Gear VR Gets An Upgrade


The Gear VR is back and slightly better than ever.

Samsung held its infamous Unpacked event earlier this morning at the Hammerstein Ballroom in NYC and it was one hell of a show. From the professional catering staff handing out horderves, to the spectacular lights and 3D projections during the presentation, it was pretty incredible.

Although the event was heavily focused on the new Galaxy Note S7 and upgrades to their S Pen, there was still plenty of news regarding virtual reality. The most important of course being the introduction of the new Gear VR.

Now before we go any further this is by absolutely no means a sequel to the Gear VR, so if you’re already calling it the Gear VR 2 i’d probably stop. This is more like the Gear VR 1.5. Or maybe the Gear VR S? The point is that a slew of new upgrades and changes have been made to the original design, but definitely not as much as we would like to have seen.


The most important feature of this newer model is by far its USB Type-C connection. This model ditches the micro USB in favor of a faster, more stable input. This choice was most likely the direct result of the upcoming Galaxy Note S7 which will feature said connector.

Current Samsung-owners can rest easy though as each headset will come with a micro USB converter in the box. Nice move, Samsung. This new connector also allows for the transfer of data, where as past iterations using the micro USB only slightly extended battery life. This is a game-changer as it opens up the possibilities for add-ons such as gamepads and dare I say maybe motion controls? This may also do wonders for connectivity and data transfer speed, possibly eliminating the need for the ever-spotty connectivity of bluetooth.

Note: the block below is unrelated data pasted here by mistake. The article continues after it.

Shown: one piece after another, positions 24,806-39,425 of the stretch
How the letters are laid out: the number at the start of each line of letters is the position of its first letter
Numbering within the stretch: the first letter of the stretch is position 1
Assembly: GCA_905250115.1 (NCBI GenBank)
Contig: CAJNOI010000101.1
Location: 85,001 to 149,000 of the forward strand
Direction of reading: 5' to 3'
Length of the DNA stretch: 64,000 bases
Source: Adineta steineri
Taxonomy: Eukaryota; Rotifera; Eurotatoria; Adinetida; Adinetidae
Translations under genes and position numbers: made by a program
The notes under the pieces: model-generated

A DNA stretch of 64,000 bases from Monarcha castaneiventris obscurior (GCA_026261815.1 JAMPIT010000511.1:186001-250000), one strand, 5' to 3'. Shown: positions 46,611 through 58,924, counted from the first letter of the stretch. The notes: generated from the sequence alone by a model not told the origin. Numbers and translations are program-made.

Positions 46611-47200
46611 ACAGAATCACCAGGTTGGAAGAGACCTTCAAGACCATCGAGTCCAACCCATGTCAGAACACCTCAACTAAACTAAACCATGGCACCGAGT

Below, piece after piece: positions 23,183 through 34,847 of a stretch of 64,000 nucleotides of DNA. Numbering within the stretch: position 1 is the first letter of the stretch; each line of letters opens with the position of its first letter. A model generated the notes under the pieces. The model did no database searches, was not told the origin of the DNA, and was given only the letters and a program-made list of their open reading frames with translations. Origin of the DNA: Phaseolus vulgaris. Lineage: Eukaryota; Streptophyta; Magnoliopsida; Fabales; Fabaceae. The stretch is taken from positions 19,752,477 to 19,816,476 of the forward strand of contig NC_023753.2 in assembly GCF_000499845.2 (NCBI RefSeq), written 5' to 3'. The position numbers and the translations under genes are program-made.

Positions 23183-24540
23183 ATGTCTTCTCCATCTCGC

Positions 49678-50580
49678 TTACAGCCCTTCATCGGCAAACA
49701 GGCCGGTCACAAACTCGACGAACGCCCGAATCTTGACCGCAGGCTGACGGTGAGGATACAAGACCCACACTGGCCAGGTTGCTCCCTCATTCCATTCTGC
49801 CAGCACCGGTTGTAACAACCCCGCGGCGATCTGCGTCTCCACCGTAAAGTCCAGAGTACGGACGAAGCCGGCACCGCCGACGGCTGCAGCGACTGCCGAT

On top of that it features a new, more-responsive touchpad that’s been significantly flattened, more padding for an extra comfortable fit, a wider field-of-view (101-degrees compared to the original 96-degrees) and a new blue/black paint job that is reportedly a response to customers complaining that the mostly-white color of the current version can reflect light thereby killing immersion. All changes that while not ground-breaking in any sense, are necessary responses that needed to be addressed at some point.


All these changes are good, but are they good enough?

Like I said before, these changes and upgrades were all necessary. The Gear VR is undoubtedly at the top of the mobile VR food chain already, so these alterations are just icing on the metaphorical cake. The only problem is that with Google’s impressive VR platform DayDream right around the corner, are these changes enough to keep the Gear VR on top?

Google has already established itself well in the mobile VR market with their Google Cardboard initiative, but DayDream marks their first real attempt to dominate mobile VR. Rumors are already circulating about the massive power behind DayDream with Google themselves stating that current phones already on the market are not beefy enough to support its new system. The company has set a benchmark for phones looking to support the platform which includes a system on chip that must support 60fps performance among many other requirements. Combine that with its highly-responsive motion controller and you have one scary new kid on the block. As stated earlier however, the new Gear VR’s USB Type C could allow for more accessories such as its own answer to motion controls.

We’ll just have to wait and see if these changes are enough keep DayDream at bay. This new version of Gear VR will release simultaneously with the Galaxy Note S7 August 19th. Presales begin tomorrow if you’re looking to secure yours immediately. There will also be no change in price, so at $99 it’s basically a steal. Except, you know, you’re paying for it…

About the Scout

Kyle Melnick

Kyle is a writer for VRScout also working in new media production. He's also a part-time bounty hunter.

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